Islanders out in force at weekend for beach cleans
ISLANDERS turned out once again this weekend to keep Guernsey beaches clean.
Throughout the week a number of initiatives have been taking place, culminating in two beach clean events: Vazon on Saturday and Bordeaux yesterday22/09.
Fran Browning from Guernsey Recycling said about 70 people helped at Vazon.
‘Fairtrade Guernsey were also there,’ she said.
‘Some people have said there isn’t much litter but I think they are looking for larger items. It’s when these things break down into segments that they are dangerous to the marine environment. We’ve seen it in Alderney with the gannets and the fishing lines in their nests.’
Ms Browning said they collected around 50kg of rubbish from Saturday alone which Guernsey Recycling will now sort.
La Societe marine biology secretary Laura Bampton said she hoped data collected from beach cleans like these could be sent to Marine Conservation.
‘This would involve measuring 100m across the beach from where the high tide line is to the back of the beach and recording all the rubbish found in the area.’
One way to record this is through an app and bursary students from C5 Alliance have developed one.
‘It came from the question, how can we help keep Guernsey beaches clean, and they came up with the coastal clean up app,’ said software development team leader Steve Falla, who was at the beach clean with the app.
‘We’d like to get it out there, and out to the womblers. We think they will like it but it needs to be stable and do what they want it to do first,’ he said.
App users score points for collecting rubbish, which makes litter picking a game.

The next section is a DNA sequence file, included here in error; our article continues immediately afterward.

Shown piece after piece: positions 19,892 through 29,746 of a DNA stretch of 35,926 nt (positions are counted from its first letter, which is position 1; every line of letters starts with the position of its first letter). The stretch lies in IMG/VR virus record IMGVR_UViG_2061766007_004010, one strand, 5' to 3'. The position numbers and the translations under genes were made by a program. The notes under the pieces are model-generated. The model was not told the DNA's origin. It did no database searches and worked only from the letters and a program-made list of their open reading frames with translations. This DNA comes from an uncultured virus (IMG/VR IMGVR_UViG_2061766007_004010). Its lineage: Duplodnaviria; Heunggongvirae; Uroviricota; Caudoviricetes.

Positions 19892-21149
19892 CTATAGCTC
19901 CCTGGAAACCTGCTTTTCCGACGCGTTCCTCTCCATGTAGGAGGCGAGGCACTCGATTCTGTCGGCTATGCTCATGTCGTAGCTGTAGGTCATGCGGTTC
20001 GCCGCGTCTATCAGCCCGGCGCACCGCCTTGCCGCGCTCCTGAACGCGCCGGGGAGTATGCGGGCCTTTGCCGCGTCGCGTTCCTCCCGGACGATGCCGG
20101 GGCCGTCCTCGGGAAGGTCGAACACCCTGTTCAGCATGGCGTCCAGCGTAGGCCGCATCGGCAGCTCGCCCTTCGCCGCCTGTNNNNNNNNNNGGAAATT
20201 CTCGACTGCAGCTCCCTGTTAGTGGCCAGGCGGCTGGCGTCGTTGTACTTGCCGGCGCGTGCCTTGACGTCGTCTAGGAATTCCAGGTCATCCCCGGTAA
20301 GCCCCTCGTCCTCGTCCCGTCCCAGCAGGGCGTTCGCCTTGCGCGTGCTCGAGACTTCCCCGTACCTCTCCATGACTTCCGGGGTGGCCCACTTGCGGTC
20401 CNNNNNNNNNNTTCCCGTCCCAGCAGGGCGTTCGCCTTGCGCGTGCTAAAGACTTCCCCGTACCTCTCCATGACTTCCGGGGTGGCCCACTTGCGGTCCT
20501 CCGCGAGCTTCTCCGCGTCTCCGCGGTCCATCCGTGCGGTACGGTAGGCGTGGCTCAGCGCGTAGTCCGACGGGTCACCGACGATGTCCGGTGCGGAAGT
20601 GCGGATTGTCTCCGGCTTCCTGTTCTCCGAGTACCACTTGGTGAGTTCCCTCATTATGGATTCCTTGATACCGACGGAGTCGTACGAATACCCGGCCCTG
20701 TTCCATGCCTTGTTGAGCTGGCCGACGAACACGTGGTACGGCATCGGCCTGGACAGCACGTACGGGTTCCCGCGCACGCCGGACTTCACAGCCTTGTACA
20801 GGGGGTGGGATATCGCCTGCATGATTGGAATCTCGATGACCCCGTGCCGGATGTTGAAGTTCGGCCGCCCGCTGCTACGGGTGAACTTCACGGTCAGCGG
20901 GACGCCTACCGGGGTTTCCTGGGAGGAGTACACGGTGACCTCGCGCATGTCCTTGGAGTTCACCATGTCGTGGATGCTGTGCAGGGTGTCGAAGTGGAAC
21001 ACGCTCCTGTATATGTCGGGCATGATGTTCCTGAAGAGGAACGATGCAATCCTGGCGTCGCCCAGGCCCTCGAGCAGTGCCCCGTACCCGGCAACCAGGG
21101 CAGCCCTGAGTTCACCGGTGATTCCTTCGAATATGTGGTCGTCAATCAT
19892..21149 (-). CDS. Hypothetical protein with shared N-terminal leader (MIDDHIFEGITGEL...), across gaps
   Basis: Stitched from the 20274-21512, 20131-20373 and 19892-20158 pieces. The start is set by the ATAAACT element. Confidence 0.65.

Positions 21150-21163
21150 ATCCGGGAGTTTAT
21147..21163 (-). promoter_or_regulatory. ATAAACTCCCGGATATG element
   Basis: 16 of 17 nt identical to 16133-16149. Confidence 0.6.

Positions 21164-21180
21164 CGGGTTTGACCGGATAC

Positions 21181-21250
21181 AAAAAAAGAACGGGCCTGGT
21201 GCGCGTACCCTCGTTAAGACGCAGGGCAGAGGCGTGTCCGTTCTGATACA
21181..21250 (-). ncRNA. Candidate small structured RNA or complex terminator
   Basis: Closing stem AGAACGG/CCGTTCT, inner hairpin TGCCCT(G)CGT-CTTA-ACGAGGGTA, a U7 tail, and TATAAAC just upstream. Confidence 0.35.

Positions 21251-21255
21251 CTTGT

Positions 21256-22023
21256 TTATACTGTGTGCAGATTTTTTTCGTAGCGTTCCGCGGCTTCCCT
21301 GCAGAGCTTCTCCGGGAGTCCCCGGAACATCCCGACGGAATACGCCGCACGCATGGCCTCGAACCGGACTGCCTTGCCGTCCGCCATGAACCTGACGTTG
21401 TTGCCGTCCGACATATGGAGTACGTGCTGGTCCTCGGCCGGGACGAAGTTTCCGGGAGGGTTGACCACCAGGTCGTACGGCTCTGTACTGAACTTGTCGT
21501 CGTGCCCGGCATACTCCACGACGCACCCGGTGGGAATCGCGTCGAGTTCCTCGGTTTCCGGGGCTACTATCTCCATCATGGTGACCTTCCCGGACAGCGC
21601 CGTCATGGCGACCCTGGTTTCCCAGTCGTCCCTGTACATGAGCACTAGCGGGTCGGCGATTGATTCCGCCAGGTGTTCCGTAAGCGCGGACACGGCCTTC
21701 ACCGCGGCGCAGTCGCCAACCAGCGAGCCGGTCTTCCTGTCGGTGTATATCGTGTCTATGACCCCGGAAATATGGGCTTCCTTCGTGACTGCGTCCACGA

Trying out the app at Bordeaux were Ladies’ College students from the school’s Environment team.
‘We’re trying to make our school more eco-friendly and promote supporting the community,’ said Ella James, 17.
Will Stewart said he often picks up litter anyway and thought he would come to the organised one having seen it advertised.
‘It’s just everywhere now and people are so aware of the effects it’s having on the environment, fish, and getting stuck in birds’ throats.
‘I dread to think what’s out there, it doesn’t do anything any good.’
Suzanne Thompson had brought her children and school friends to help.
‘We did the beach clean yesterday at Vazon. We only live 40 minutes from here so thought we’d come down,’
She said that a lot of litter along the paths can get to the beaches.
‘It can kill animals if they eat it,’ said Sophie Thompson, eight.
‘I recently found out that turtles love eating jellyfish and that plastic bags look like them and so the turtles think they are jellyfish and eat them.
‘It’s not good for anything,’ said Finn Harrington, seven.
Iris Thompson, six, said they had found a few bits of rubbish so far but were just getting started.